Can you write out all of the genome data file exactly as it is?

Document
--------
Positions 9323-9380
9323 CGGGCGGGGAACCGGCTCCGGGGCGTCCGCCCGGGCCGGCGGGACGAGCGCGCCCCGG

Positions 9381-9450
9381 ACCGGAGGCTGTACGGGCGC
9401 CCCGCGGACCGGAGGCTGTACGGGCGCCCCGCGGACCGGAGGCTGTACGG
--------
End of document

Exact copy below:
Positions 9323-9380
9323 CGGGCGGGGAACCGGCTCCGGGGCGTCCGCCCGGGCCGGCGGGACGAGCGCGCCCCGG

Positions 9381-9450
9381 ACCGGAGGCTGTACGGGCGC
9401 CCCGCGGACCGGAGGCTGTACGGGCGCCCCGCGGACCGGAGGCTGTACGG